Dear Friends, here is Pastor Dick Dahl’s homily from yesterday–enjoy! Pastor Kathy
P. S. See you next Saturday!
At the end of the War of 1812 over 2,000 British solders were killed in the battle of New Orleans with only 15 American casualties. This bloodbath took place because news that the Peace Treaty had been signed in Belgium two weeks earlier had not crossed the ocean yet. Today, however, thanks to satellites and modern communication we seem to know about every tragedy, both of natural and human origin, within hours, if not minutes of its occurrance.
So while we were still in shock from the horror of the slaughter of our Jewish brothers and sisters at Tree of Life synagogue in Pittsburgh, we heard this week of an even more deadly killing of teenagers at a dance hall in Thousand Oaks, California. Next came word that the neighboring town of Paradise had been incinerated by an out-of-control fire in which nine more people died. We also hear daily of some decision by our own President that shows no compassion or understanding for the suffering of people coming to our southern border, seeking refuge from unbelievable fear and suffering in their countries of origin.
With such awareness, sometimes one wants to turn off the news, close one’s ears, withdraw and hide somewhere. Yet when we come together here and gather to celebrate the Eucharistic meal, the Word of God speaks to our hearts, challenging us and enabling us to face the reality around us.
Today’s first reading takes place during a devastating draught that affected not only Israel but people in neighboring regions as well. To save Elijah the Lord sent him to a city in Sidon where he met a widow about to prepare a meager meal for herself and her son with the last bit of food she had. Elijah first asks her to bring him a small cupful of water. Then he asks for a crust of bread, and finally for her to make him a little cake. She was not a Jew and she responded to his request, “As the Lord, your God lives, I have nothing baked and only a handful of flour and a little oil left.” But when he entreats her in God’s name to fulfill his request anyway, she gives him all she has.
This story of response to the needs of a stranger, of responding to a God she did not even know, with all she had is an incredible example of generosity .
In the Gospel reading, Jesus observes another widow. He watches her literally putting a pittance, two coins, into the Treasury, but it was all she had. Again an astounding example of giving with all one’s being.
The reading from the Letter to the Hebrews focused on Jesus who gave all he was and had as his blood poured out in the new Covenant–in which we participate in this meal of bread and wine.
What does it mean, then, when the first and greatest commandment calls us to love God with our whole being?
Pierre Teilhard de Chardin (1881–1955), the brilliant French Jesuit priest, mystic, and paleontologist, had much to say about love. For Teilhard, “love is the most universal, the most tremendous and the most mysterious of the cosmic forces.” Divine love is the energy that brought the universe into being and binds it together. Human love is whatever energy we use to help divine love achieve its purpose. . . .
Religion, from the root religio, means to reconnect, to bind back together. We must all overcome the illusion of separateness. It is the primary task of religion to communicate not worthiness but union, to reconnect people to their original identity “hidden with Christ in God,” as St. Paul states in his letter to the Colossians (3:3).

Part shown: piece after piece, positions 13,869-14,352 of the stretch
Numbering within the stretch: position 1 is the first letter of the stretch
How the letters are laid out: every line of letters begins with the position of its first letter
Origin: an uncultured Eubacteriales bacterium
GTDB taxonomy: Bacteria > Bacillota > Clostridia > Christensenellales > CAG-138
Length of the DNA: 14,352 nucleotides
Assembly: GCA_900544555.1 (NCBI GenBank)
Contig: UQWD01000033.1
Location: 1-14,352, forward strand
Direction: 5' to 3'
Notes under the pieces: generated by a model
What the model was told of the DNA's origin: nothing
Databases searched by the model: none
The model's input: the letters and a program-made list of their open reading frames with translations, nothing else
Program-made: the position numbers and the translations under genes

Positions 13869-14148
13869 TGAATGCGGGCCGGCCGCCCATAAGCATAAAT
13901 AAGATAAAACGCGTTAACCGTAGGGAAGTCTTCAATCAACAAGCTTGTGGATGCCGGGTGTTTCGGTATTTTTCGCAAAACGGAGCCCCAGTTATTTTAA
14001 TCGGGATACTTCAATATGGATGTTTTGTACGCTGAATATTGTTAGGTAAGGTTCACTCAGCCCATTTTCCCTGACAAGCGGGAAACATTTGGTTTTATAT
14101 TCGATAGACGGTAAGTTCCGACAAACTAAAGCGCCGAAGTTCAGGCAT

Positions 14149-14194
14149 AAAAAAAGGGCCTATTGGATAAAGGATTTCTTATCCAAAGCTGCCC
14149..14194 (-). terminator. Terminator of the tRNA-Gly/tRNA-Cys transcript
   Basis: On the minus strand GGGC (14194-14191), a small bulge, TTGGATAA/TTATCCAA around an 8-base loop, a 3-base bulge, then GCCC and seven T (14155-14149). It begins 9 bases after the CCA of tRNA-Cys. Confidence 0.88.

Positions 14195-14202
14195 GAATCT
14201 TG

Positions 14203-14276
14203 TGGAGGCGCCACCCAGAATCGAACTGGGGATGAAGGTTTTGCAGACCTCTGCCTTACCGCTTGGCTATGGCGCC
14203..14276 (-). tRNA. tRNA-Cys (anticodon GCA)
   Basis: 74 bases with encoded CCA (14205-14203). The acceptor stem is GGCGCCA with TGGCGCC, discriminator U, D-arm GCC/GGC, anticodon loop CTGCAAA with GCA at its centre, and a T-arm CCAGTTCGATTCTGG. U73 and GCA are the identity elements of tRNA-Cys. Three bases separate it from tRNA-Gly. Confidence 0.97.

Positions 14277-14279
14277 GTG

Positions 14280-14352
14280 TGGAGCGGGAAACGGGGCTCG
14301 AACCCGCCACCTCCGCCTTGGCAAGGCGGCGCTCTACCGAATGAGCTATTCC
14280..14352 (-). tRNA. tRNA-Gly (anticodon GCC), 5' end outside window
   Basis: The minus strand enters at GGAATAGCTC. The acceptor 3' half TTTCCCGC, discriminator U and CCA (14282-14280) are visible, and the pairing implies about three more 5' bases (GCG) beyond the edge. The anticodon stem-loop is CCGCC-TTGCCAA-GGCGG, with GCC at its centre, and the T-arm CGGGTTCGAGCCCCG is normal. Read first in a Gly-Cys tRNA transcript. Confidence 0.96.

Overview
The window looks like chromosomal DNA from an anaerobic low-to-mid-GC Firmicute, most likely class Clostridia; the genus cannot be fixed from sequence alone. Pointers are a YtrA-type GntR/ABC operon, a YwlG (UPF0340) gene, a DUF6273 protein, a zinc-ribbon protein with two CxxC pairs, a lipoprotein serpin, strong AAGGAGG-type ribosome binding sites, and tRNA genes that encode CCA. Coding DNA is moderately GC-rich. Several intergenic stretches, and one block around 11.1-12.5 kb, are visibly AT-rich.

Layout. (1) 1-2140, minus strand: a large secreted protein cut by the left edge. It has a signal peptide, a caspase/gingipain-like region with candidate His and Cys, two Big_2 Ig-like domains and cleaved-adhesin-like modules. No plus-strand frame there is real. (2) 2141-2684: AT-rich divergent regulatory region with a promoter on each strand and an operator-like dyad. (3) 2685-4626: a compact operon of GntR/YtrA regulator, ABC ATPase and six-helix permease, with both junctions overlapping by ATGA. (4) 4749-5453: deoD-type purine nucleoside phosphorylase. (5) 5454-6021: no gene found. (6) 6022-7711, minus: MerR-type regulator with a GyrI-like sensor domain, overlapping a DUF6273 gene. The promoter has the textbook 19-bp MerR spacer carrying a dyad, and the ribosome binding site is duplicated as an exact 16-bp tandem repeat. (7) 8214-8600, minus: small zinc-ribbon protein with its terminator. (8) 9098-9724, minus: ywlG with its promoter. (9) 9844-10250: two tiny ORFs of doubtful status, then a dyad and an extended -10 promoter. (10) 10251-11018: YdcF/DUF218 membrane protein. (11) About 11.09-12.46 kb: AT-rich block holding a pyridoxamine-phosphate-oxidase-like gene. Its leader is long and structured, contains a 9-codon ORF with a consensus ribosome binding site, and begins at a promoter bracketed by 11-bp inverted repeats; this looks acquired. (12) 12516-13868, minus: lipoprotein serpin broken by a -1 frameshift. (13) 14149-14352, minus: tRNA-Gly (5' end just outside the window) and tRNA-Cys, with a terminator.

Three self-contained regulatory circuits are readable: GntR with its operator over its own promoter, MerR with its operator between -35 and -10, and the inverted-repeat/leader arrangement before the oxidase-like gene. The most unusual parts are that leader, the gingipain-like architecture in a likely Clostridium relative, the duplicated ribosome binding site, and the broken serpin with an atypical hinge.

Christianity has put major emphasis on us loving God. But some speak of their overwhelming experience of how God loves us! In the 1890s the Englishman Francis Thompson wrote a poem called The Hound of Heaven. In it he describes God as a great hound ever seeking us, running to find and save us through the endless byways of our lives. God’s loving us comes through in most of the writing of mystics: God the initiator, God the doer, God the one who seduces us. It’s all about God’s initiative. The mystics invariably find ways to give that love back through forms of service and worship; but it’s never earning the love, it’s always returning the love.
To love God is to love what God loves. To love God means to love everything . . . no exceptions. In his book, The Brothers Karamazov, Fyodor Dostoyevsky wrote, “Love [people] even in [their] sin, for that is the semblance of Divine Love and is the highest love on earth. Love all God’s creation, the whole and every grain of sand in it. Love every leaf, every ray of God’s light. Love the animals, love the plants, love everything. If you love everything, you will perceive the divine mystery in things. Once you have perceived it, you will begin to comprehend it better every day. And you will come at last to love the whole world with an all-embracing love.
Of course, that can only be done with divine love flowing through us. In this way, we can love things and people in themselves, for themselves—not for what they do for us. That’s when we begin to love our family, friends, and neighbors apart from what they can do for us or how they make us look. We love them as living images of God in themselves, despite their finiteness.
Now that takes work: constant detachment from ourselves—our conditioning, preferences, and knee-jerk reactions. Franciscan Father Richard Rohr, from whose daily meditations most of this homily was formed, writes that we can only allow divine love to flow by way of contemplative consciousness, where we stop eliminating and choosing. This is the transformed mind that St. Paul wrote about in his letter to the Romans (12,2) that allows us to see God in everything and empowers our behavior to almost naturally change.